The NSW government will commit $1.2 billion over the next decade on energy infrastructure in a bid to provide cheaper and cleaner power.
The budget will be handed down on June 21 as the state rebounds from COVID-19 and devastating floods, and as the Perrottet government looks to an election in March next year amid rising cost of living pressures.
Announcing the new power funding on Friday, NSW Treasurer Matt Kean said it would form part of the government’s Transmission Acceleration Facility, which would create renewable energy zones to replace existing power stations as they closed.
“Renewable energy zones are modern-day power stations, providing cheap and clean power for the homes and business of NSW,” Mr Kean said.
He said the funding boost would help create 2700 construction jobs and drive at least $14 billion in private infrastructure investment.
The first investment would be the Waratah Super Battery, which the government said was the largest standby network battery in the southern hemisphere.
Mr Kean said the extra funding was needed because there were more than 50 large-scale renewable energy projects in the NSW planning system, but many of them needed additional capacity across the state’s transmission network to be viable.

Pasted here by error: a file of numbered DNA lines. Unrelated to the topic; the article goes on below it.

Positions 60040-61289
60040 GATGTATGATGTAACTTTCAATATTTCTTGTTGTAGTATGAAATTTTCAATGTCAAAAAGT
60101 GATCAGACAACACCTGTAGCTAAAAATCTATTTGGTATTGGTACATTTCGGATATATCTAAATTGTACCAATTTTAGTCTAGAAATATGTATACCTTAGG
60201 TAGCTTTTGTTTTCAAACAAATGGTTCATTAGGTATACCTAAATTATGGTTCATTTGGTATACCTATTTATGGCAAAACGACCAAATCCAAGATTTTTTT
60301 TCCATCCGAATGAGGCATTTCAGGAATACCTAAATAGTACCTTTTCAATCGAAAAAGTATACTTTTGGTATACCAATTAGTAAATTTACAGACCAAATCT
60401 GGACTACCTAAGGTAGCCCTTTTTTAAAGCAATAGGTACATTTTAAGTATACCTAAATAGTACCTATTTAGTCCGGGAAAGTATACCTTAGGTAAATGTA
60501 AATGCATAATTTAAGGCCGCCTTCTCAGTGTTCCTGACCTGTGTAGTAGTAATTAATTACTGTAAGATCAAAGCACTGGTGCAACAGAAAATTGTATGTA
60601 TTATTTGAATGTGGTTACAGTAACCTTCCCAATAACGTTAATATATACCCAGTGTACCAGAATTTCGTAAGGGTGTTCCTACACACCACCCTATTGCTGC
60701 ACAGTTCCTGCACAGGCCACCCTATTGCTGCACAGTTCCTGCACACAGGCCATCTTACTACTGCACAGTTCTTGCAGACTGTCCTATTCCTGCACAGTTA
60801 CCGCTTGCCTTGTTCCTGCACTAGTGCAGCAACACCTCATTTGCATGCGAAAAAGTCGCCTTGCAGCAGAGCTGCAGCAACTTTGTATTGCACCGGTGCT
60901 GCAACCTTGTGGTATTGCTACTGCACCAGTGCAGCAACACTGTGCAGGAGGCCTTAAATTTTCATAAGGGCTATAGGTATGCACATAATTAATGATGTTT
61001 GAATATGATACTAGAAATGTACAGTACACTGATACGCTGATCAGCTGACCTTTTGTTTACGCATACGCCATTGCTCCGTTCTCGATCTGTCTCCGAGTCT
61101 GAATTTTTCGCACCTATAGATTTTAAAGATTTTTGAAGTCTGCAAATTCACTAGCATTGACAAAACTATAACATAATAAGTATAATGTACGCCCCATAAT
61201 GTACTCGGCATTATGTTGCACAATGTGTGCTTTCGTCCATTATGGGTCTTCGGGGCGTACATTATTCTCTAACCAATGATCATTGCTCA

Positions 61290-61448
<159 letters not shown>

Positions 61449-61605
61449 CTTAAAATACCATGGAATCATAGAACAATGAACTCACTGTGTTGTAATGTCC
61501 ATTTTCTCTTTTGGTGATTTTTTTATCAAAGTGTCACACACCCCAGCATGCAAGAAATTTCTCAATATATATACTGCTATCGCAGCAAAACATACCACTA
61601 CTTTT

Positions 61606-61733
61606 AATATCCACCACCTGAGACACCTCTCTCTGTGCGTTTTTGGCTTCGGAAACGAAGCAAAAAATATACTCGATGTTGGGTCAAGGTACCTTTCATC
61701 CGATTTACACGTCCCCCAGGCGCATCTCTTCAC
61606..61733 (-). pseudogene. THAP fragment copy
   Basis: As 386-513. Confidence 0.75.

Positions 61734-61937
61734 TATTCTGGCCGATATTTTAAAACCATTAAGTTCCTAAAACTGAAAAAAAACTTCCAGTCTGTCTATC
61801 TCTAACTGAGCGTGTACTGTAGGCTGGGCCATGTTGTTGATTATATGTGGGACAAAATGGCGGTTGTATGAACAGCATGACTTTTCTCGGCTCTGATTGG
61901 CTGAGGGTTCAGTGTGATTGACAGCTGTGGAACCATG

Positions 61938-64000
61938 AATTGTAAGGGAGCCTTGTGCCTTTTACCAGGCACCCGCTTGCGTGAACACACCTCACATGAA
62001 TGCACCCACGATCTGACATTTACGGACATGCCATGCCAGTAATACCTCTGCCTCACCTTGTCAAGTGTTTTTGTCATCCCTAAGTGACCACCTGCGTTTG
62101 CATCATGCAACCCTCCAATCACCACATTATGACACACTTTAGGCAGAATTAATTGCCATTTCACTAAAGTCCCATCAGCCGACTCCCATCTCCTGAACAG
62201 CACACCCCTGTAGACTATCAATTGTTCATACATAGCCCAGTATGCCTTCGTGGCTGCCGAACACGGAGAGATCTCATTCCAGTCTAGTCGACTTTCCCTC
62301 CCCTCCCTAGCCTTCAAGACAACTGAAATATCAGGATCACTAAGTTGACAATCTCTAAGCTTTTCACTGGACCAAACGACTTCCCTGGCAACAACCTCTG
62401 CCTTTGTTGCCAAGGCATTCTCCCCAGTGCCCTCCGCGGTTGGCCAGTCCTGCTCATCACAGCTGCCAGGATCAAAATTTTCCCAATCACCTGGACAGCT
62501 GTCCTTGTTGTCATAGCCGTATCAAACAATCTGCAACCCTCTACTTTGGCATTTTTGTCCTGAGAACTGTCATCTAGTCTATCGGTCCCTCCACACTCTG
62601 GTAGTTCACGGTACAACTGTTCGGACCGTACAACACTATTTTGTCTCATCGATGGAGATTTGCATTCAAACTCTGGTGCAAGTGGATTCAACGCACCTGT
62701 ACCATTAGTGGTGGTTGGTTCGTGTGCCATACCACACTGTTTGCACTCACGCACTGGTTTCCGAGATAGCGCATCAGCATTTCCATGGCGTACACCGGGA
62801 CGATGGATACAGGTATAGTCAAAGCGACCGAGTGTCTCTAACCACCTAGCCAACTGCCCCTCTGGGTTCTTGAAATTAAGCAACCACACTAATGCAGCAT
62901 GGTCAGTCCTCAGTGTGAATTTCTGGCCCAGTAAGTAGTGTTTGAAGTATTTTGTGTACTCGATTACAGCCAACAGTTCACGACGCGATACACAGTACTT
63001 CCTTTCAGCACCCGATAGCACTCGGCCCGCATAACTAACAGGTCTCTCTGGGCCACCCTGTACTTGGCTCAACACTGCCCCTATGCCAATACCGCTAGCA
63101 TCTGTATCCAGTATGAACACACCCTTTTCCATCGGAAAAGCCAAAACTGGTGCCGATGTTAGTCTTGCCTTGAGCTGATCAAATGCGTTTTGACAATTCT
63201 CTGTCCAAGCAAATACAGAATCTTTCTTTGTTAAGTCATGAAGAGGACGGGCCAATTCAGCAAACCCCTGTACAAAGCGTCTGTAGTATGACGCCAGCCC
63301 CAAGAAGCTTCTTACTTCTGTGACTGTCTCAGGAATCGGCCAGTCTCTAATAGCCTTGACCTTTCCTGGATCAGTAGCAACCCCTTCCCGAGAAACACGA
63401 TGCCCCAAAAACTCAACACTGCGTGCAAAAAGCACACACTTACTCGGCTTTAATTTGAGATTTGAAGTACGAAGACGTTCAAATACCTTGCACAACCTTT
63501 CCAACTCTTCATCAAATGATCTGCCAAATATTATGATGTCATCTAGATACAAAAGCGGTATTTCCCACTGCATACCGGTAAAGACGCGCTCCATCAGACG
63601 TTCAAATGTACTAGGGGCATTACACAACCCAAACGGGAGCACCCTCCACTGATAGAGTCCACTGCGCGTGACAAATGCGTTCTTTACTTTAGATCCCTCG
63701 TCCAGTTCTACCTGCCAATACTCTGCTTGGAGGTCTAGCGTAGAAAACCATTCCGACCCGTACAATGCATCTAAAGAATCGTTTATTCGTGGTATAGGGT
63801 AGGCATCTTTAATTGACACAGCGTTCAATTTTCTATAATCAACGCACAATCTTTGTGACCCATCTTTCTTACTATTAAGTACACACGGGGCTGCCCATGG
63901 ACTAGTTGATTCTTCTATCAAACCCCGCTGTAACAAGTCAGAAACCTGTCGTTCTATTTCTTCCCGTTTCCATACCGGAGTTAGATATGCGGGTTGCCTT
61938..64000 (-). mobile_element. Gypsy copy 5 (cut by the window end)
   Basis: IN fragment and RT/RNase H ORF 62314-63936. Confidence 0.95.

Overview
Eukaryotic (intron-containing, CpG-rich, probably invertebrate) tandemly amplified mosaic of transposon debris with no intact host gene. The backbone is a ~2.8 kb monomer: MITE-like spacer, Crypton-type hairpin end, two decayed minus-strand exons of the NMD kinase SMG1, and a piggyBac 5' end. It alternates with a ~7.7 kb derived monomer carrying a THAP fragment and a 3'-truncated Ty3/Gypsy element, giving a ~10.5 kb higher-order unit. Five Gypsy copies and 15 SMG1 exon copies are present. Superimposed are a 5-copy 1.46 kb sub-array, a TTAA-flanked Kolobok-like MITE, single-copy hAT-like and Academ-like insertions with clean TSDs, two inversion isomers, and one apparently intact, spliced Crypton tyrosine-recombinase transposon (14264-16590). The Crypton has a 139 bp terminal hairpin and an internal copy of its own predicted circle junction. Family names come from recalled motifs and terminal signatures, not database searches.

“The facility is a critical step in unlocking the new generation needed to improve competition, lower power prices and secure a brighter future for households and business,” he said.
“Energy prices are up because of Russia’s invasion of Ukraine and unplanned outages at coal-fired power stations. Fast-tracking the construction of renewable energy is the best way to reduce our exposure to these risks.”
The facility will be delivered by the government’s Energy Corporation of NSW.
The government will also use the budget to accelerate the translation of local RNA research into new products, services and jobs through $119 million in funding for research and development, Mr Kean said.
RNA is a genetic material similar to DNA that can be used for medical therapies such as attacking viruses or treating harmful genes.
Mr Kean said the funding, to be spent over a decade, would support R&D initiatives, including at the state’s recently announced RNA Pilot Manufacturing Facility, ensuring the establishment of a globally significant “RNA R&D ecosystem in NSW”.
The budget will also include spending aimed at women, with the government announcing women looking for work will have access to grants of up to $5000 to fund a new work wardrobe, technology and training to help them return to jobs.
Premier Dominic Perrottet said the $32 million investment would take the form of return to work program grants and support from return to work co-ordinators.
“The program is already helping thousands of women to meet their employment and education goals. I want this program to support as many women as possible to find secure employment,” Mr Perrottet said in a statement.